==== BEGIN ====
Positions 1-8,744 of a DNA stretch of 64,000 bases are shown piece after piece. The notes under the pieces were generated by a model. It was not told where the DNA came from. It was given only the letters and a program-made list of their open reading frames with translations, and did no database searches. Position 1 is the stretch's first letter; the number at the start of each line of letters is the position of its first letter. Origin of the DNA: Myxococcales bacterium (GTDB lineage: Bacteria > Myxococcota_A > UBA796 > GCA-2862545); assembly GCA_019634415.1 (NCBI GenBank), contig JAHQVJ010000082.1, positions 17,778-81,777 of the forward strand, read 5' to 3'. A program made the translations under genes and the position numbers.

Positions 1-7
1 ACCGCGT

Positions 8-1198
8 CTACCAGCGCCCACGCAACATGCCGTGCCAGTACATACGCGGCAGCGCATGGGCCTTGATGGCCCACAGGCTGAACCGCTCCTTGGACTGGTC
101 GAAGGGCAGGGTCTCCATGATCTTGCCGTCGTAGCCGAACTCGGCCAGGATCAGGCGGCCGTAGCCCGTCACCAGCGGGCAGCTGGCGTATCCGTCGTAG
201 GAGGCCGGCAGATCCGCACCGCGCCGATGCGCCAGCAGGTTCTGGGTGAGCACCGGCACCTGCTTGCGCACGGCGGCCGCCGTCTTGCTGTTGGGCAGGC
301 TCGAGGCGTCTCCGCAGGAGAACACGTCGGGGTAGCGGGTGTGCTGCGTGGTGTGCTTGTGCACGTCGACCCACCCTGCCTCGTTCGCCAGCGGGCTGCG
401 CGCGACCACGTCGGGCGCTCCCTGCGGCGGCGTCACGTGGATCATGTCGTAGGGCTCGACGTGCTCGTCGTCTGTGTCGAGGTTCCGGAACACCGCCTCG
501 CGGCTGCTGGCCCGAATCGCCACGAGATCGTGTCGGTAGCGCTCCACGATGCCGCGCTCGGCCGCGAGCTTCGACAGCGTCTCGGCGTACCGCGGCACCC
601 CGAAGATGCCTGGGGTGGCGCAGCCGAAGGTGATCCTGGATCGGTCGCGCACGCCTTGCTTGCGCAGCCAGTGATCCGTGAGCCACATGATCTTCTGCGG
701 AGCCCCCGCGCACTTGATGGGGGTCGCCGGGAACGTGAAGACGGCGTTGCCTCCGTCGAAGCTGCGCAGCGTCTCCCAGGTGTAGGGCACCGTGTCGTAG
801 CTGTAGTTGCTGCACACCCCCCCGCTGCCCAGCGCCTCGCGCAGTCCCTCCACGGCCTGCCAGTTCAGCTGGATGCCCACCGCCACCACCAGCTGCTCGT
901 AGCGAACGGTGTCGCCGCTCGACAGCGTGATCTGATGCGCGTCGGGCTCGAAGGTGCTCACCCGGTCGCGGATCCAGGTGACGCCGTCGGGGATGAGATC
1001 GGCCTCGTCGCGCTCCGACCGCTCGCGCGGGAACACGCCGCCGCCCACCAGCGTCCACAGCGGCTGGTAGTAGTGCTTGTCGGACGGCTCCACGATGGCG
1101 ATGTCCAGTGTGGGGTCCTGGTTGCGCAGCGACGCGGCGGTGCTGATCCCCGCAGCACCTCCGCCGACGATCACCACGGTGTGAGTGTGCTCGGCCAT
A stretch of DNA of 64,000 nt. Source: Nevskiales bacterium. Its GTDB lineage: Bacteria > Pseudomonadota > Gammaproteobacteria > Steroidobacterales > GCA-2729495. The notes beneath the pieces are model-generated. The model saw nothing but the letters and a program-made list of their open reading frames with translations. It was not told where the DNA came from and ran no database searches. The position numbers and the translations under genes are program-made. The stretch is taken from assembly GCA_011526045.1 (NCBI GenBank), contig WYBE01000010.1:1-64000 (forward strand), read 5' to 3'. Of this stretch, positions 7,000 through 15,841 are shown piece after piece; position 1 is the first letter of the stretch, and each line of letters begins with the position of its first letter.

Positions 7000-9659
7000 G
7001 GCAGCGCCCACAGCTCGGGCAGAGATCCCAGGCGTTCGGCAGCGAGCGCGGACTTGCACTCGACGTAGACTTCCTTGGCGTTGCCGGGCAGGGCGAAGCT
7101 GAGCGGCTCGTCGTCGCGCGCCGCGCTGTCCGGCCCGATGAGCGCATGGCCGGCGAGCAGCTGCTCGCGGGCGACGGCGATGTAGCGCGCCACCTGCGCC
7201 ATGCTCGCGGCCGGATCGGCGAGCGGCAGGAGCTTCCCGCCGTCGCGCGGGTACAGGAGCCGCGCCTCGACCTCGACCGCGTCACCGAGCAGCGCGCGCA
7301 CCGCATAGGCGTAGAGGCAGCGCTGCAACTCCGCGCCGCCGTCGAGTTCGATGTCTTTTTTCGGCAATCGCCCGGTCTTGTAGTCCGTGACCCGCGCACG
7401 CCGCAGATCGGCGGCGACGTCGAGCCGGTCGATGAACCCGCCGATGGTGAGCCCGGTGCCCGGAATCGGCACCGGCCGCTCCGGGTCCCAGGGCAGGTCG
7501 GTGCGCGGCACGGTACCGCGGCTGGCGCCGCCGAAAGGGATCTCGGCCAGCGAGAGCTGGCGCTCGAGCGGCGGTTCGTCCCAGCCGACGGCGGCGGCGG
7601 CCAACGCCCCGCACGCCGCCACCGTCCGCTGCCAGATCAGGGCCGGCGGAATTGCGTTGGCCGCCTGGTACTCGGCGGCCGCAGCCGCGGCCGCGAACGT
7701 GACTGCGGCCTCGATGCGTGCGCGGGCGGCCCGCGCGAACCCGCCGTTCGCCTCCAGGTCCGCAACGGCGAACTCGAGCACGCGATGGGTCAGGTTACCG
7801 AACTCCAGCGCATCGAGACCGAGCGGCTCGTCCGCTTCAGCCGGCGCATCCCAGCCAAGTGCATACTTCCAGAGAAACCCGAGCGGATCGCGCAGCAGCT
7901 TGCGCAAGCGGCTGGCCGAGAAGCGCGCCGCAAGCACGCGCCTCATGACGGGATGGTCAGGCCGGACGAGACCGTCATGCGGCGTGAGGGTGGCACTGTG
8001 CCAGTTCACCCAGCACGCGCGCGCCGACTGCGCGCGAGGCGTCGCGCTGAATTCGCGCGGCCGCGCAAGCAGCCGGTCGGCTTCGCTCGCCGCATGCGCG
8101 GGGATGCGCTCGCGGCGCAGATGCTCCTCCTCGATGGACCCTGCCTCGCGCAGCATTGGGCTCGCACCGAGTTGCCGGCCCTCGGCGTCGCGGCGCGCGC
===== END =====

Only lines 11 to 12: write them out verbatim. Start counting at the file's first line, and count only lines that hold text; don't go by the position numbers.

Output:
601 CGAAGATGCCTGGGGTGGCGCAGCCGAAGGTGATCCTGGATCGGTCGCGCACGCCTTGCTTGCGCAGCCAGTGATCCGTGAGCCACATGATCTTCTGCGG
701 AGCCCCCGCGCACTTGATGGGGGTCGCCGGGAACGTGAAGACGGCGTTGCCTCCGTCGAAGCTGCGCAGCGTCTCCCAGGTGTAGGGCACCGTGTCGTAG